7. Balance of Experience. Most corporate buyers have acquired multiple businesses while sellers usually have only one sale. In one situation we represented a first-time seller being pursued by a buyer with 26 previous acquisitions. Buyers want the lowest price and the most favorable terms. The inexperienced seller will be negotiating in the dark. To every term and condition in the buyer’s favor the buyer will respond with, “that is standard practice” or “that is the market” or “this is how we did it in ten other deals.” By engaging a business broker the seller has an advocate with a similar experience base to help preserve the seller’s transaction value and structure.
8. Maximize the Value of Seller’s Outside Professionals. Business brokers can save the seller significantly on professional hourly fees by managing several important functions leading up to contract. His compensation is usually comprised of a reasonable monthly fee plus a success fee that is a percentage of the transaction value. The business broker and seller negotiate with the buyer the business terms of the transaction (sale price, down payment, seller financing, etc.) prior to turning the purchase agreement over to outside counsel for legal review. In the absence of the business broker that sometimes-exhaustive negotiation process would default to the outside attorney. It is not his area of expertise and could result in significant hourly fees.
9. Maintain Buyer – Seller Relationship. The sale of a business is an emotional process and can become contentious. The business broker acts as a buffer between the buyer and seller. This not only improves the likelihood of the transaction closing, but helps preserve a healthy buyer – seller relationship post closing. Often buyers want sellers to have a portion of their transaction value contingent on the successful performance of the company post closing. Buyer and seller need to be on the same team after closing.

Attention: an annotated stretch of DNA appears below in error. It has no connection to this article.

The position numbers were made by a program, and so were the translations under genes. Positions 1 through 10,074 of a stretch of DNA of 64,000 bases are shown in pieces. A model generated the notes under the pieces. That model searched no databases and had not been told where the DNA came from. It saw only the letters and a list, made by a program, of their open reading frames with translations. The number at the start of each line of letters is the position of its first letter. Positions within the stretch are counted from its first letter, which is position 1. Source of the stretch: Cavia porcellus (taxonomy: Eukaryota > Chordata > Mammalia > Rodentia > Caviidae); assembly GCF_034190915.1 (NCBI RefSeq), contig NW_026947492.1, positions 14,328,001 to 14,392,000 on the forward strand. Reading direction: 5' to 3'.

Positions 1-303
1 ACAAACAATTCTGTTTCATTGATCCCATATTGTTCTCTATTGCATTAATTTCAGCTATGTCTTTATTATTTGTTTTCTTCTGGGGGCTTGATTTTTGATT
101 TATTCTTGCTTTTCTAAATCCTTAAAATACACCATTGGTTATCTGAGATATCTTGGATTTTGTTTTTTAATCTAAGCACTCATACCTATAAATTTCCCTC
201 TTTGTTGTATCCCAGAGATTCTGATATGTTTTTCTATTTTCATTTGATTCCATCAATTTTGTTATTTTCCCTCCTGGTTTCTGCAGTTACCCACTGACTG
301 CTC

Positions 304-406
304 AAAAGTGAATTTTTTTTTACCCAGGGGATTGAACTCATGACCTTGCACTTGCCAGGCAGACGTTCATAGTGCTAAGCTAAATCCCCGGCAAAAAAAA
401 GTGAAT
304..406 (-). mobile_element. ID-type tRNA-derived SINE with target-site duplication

Our experiences with businesses that engaged our firm as a result of an unsolicited offer from a buyer have been quite instructive. The eventual selling price averaged over 20% higher than the first offer. In no case was the business sold at the initial price. To conclude, the business broker helps reduce the risk of business erosion with improved confidentiality while allowing the owner to focus on running the business. The business broker led sale helps maximize sales proceeds by involving a large universe of buyers in a competitive bidding process. Finally, the business broker can improve the likelihood that the sale closes by buffering buyer – seller negotiations and by balancing the experience scales.
Dave Kauppi is a Merger and Acquisition Advisor and President of MidMarket Capital, providing business broker and investment banking services to owners in the sale of lower middle market companies. For more information about exit planning and selling a business, click to subscribe to our free newsletter The Exit Strategist